Yahoo plans to introduce today new versions of its two primary mobile services and expects to launch documentation that will let any developer or publisher write mobile widgets for the Yahoo services.
Yahoo offers two ways for mobile users to access its services from their phones: through a browser or through Yahoo Go, an application that users download to their phones. Both are getting facelifts.
The new Yahoo mobile home page, which hasn't changed much in the past few years, will be customizable, said Adam Taggart, a director of product marketing at Yahoo. Users will be able to choose "content modules" that will appear on their home page, displaying content such as the latest bid on an eBay item the user is tracking. Clicking on the module opens a widget that feeds that information to the page. Users will also be able to place frequently used links on their home pages.
Yahoo Go, the downloadable application, is also getting an overhauled look and feel, Taggart said. In addition, starting on Monday the Yahoo Go client will begin showing display advertisements to users.
In addition to the new look of the mobile Web page and client, Yahoo plans to release on Monday documentation that will let third-party developers build mobile widgets. Over the next couple of weeks, Yahoo expects to release a more robust software development kit, tools and support, Taggart said.
Developers will build the widgets using Yahoo's own XHTML-based programming language, he said.
End-users will be able to choose widgets from a portal much like Yahoo's existing PC-based widgets Web page. They'll be free to use, but developers will be able to include display ads and sponsored search in their widgets in order to earn revenue. Yahoo even plans to support other competitive advertising networks if the developer or publisher has an existing relationship they'd like to maintain, he said. "We'll build a plug-in so you can bring that in," Taggart said.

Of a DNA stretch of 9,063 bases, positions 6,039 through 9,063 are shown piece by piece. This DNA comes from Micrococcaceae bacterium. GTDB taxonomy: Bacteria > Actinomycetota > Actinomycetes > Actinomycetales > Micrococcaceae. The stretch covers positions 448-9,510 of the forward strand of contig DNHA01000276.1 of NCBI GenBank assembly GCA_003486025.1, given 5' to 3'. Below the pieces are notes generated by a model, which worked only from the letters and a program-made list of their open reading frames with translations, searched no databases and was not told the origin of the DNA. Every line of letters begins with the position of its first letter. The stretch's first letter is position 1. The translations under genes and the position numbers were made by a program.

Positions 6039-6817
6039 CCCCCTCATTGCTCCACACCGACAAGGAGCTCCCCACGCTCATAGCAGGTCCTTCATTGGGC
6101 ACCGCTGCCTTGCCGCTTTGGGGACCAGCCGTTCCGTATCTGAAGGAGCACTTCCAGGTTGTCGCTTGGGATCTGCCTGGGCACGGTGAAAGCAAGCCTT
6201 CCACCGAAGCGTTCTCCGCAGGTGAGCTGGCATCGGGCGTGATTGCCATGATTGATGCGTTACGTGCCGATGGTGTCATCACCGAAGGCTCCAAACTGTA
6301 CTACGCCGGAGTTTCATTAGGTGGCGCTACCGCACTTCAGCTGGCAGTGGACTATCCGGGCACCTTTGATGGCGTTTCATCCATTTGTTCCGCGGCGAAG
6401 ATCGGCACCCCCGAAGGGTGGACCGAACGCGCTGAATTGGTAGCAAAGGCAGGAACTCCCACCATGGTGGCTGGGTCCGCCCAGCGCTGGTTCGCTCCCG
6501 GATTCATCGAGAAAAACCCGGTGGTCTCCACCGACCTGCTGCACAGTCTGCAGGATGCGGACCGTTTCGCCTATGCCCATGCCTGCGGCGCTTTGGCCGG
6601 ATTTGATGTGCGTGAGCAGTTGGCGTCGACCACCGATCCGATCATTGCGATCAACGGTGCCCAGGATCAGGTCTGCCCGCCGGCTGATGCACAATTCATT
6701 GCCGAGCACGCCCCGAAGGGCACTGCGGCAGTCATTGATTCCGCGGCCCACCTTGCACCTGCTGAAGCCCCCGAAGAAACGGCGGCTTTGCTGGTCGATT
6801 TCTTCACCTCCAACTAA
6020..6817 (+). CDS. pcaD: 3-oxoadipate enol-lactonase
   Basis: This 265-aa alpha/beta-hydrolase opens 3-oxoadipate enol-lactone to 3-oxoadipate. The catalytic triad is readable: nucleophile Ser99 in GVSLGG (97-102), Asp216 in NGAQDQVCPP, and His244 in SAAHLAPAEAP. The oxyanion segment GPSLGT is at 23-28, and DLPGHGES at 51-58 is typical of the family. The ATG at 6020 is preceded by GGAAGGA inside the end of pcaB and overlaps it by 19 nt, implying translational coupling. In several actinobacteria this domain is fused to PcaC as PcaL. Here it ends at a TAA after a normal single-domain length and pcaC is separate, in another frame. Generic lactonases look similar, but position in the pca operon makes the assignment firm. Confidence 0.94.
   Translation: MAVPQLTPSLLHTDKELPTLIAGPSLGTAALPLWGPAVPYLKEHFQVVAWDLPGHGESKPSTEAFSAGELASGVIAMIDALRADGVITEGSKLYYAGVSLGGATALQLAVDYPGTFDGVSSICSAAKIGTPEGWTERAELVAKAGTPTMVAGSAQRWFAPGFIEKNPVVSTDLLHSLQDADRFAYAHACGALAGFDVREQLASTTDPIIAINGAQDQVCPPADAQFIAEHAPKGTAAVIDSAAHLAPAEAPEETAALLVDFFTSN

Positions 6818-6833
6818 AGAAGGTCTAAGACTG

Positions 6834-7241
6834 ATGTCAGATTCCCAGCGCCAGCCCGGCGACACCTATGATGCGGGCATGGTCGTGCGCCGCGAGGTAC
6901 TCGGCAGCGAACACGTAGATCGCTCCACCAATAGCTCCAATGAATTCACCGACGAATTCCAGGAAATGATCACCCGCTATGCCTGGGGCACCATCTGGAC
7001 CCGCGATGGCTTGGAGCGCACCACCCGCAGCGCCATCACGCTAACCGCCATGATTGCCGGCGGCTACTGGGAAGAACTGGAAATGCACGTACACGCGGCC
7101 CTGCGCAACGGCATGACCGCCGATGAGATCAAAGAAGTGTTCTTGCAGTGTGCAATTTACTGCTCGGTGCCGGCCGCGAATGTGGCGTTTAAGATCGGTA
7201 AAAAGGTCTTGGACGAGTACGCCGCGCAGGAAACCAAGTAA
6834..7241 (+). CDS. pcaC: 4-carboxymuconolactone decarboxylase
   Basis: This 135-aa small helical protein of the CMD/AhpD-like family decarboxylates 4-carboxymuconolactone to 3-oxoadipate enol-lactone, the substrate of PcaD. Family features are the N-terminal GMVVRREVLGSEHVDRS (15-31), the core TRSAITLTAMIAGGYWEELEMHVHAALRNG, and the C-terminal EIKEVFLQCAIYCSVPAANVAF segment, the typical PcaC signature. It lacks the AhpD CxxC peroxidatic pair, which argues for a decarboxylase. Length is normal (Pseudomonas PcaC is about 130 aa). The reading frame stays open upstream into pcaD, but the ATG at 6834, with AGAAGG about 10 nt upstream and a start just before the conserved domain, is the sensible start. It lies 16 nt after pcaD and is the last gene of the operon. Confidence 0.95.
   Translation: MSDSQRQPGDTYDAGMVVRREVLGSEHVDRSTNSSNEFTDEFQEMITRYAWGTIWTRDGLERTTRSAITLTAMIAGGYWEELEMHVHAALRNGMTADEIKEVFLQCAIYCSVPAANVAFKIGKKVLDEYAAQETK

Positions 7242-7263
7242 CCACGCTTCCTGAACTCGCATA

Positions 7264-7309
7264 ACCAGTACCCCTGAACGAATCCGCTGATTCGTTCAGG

The new widget development offering is Yahoo's attempt to solve the fragmentation issues that plague the mobile industry. Building mobile applications is hard, but only the first hurdle, Taggart said. "Once the experience is built, you have the much larger and painful problem of scaling them across the different device types out there," he noted. Application developers must re-write or tweak their applications for the various operating systems and even for different handsets running the same OS.
Yahoo Go 2.0, the previous client, runs on more than 250 phones but the new Yahoo Go 3.0 client will initially only be available on 30 handsets in the U.S. The browser-based service runs on many more phones because it can be accessed from a browser. Users of either Yahoo service will be able to access the new widgets, offering a large market to developers, he said.
Widgets, however, typically don't offer the same types of capabilities as full-fledged applications. In the future, Yahoo hopes to allow developers who create widgets for the Yahoo Go client to access native phone resources such as the address book and location information from a phone's GPS (Global Positioning System) radio, Taggart said.